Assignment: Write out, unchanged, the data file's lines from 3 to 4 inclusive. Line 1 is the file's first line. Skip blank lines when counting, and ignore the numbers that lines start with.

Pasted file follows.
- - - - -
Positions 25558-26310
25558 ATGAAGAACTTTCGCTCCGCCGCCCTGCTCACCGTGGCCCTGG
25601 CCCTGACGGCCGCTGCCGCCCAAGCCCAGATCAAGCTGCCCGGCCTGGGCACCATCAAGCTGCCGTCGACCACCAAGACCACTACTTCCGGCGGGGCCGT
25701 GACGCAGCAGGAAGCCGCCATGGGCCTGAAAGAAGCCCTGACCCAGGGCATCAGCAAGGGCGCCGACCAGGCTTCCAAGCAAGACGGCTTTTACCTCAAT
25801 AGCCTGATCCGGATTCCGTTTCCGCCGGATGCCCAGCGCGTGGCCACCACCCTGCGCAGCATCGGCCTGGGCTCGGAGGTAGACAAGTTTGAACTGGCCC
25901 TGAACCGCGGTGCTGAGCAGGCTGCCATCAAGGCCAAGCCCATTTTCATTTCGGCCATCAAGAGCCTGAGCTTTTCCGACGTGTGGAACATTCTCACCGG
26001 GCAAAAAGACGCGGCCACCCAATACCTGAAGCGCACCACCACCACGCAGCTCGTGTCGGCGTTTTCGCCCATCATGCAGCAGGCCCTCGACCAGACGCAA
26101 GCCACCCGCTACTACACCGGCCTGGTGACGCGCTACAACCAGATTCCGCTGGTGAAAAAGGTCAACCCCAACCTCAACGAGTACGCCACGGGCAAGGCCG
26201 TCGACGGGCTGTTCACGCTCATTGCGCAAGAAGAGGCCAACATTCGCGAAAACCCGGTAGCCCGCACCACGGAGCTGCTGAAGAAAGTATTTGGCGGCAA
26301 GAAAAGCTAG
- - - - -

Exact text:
25601 CCCTGACGGCCGCTGCCGCCCAAGCCCAGATCAAGCTGCCCGGCCTGGGCACCATCAAGCTGCCGTCGACCACCAAGACCACTACTTCCGGCGGGGCCGT
25701 GACGCAGCAGGAAGCCGCCATGGGCCTGAAAGAAGCCCTGACCCAGGGCATCAGCAAGGGCGCCGACCAGGCTTCCAAGCAAGACGGCTTTTACCTCAAT